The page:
The next step was to start getting together all the gear that I’d need for the hike. Fortunately, I’d backpacked the West Highland Way in early 2010, and that gave me a good idea about what I’d need. The main feature of that hike was the immensely heavy rucksack I carried, and I vowed to do better than that for LEJOG. I did this mainly by deciding not to cook for myself except when there was no alternative, but instead to eat in pubs and cafes. I also got a much lighter rucksack (see “gear” page) and this, together with not having to carry so much food, relieved the load a lot (though some of this was offset by the extra electronics I was carrying).
Then I had to find boots and clothing. Balancing utility against weight was really challenging – and eventually I settled on mostly Icebreaker merino clothing and Scarpa goretex boots. As the “clothing and boots” section explains, after a lot of trial and error I found these offered the best combination of low weight, high warmth, good wet-weather performance, and tolerance for dirt.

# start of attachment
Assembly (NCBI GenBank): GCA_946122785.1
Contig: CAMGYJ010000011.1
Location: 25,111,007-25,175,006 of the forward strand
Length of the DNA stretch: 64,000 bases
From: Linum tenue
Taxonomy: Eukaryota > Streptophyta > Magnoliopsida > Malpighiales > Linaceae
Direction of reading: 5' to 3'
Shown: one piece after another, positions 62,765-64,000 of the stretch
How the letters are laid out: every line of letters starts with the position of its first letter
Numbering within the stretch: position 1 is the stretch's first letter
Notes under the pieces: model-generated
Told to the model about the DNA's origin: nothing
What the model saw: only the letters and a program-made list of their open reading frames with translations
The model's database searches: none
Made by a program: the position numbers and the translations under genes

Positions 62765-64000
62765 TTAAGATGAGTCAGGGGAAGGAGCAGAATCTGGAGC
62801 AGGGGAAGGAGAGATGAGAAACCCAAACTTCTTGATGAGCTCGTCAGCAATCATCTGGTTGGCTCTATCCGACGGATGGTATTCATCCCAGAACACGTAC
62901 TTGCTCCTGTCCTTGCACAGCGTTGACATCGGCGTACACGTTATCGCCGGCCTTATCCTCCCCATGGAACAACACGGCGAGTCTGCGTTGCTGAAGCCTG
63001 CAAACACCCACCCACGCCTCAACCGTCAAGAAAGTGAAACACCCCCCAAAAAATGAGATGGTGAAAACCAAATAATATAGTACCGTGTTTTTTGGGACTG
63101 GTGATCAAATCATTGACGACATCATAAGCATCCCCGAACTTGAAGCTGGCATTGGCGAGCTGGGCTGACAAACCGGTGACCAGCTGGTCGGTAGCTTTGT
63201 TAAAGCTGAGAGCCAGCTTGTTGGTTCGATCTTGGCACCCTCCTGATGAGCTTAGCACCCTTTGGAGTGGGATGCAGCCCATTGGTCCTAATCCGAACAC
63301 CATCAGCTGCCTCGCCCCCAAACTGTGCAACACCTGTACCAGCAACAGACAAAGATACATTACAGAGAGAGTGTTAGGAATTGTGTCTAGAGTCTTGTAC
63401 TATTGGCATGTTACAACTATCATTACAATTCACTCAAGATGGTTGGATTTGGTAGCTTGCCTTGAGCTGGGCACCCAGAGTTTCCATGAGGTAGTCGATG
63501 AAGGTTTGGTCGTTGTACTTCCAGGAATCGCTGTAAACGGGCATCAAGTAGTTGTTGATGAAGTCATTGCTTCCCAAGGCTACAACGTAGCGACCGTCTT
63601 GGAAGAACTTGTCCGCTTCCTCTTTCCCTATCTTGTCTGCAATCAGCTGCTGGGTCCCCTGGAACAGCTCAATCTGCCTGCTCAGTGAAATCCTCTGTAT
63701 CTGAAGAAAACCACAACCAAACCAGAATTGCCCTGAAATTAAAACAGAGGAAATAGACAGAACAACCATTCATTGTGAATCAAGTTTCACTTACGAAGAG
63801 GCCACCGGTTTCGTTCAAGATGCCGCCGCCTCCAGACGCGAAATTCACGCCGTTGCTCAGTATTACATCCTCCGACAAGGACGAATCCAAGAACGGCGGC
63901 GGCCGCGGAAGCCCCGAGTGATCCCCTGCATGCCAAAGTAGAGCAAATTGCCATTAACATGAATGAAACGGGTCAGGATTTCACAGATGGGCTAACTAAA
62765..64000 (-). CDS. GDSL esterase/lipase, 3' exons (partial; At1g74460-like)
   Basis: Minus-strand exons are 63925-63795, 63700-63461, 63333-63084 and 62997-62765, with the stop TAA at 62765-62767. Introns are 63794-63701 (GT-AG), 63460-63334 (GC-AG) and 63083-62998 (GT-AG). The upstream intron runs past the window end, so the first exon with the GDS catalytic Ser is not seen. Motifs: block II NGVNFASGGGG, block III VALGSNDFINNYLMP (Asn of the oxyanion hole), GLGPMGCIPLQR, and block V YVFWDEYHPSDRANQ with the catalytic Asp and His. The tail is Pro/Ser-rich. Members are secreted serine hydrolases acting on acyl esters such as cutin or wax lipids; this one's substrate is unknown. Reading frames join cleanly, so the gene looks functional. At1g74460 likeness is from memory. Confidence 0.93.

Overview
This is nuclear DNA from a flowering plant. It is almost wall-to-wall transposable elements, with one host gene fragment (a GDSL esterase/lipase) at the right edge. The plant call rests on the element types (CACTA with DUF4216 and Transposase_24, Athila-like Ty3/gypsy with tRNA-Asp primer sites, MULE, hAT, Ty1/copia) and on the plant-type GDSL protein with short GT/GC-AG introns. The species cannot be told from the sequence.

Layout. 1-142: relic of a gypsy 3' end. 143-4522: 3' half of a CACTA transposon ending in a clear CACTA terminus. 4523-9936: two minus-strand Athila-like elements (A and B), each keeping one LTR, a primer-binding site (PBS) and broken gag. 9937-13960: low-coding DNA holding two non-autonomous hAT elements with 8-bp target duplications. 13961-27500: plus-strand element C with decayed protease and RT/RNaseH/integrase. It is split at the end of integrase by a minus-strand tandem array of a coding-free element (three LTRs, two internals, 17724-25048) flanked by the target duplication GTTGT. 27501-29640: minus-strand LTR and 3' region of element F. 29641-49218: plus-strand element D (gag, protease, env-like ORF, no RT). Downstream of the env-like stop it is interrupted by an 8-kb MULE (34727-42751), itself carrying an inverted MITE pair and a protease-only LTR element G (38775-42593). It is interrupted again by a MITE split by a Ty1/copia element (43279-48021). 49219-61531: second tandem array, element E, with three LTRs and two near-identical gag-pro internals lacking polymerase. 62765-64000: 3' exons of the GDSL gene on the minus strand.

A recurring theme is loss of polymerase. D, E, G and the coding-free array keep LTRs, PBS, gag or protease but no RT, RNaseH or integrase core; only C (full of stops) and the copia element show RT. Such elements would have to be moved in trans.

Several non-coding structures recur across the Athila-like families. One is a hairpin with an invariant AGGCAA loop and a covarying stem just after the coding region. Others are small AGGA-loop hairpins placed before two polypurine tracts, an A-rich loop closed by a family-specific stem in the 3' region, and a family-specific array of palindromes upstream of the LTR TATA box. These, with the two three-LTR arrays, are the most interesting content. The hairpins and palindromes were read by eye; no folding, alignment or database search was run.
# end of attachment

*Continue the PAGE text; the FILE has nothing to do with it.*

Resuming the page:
I also had to find a suitable tent, sleeping bag, waterproofs, and the myriad other bits and pieces you need to survive for such a long time. I fell back on my West Highland Way experience a lot to do this, plus I read the blogs of others who had done the hike before me.
Testing, testing, testing..
I didn’t want to set off on my hike and find out that I had left some vital bit of equipment behind. Equally, I wanted to feel that by the end of the hike, I would have used everything I carried (apart from my emergency first aid materials). In the end, it worked out pretty much as I had hoped, though I only achieved that by a lot of testing before I left.
First of all, I tested out my blogging technique and equipment in a walk along Hadrian’s Wall in October 2013. This made me realise that I needed an easier way of structuring my blogs, and as a result I developed the “Web post HTML generator” spreadsheet (see “Tech-blogging” page). You can see some of the blogs I produced on this hike by clicking here:
And here is a copy of the Web Post HTML Generator, if you’d like to try it out:Web Post HTML Generator (737 KB)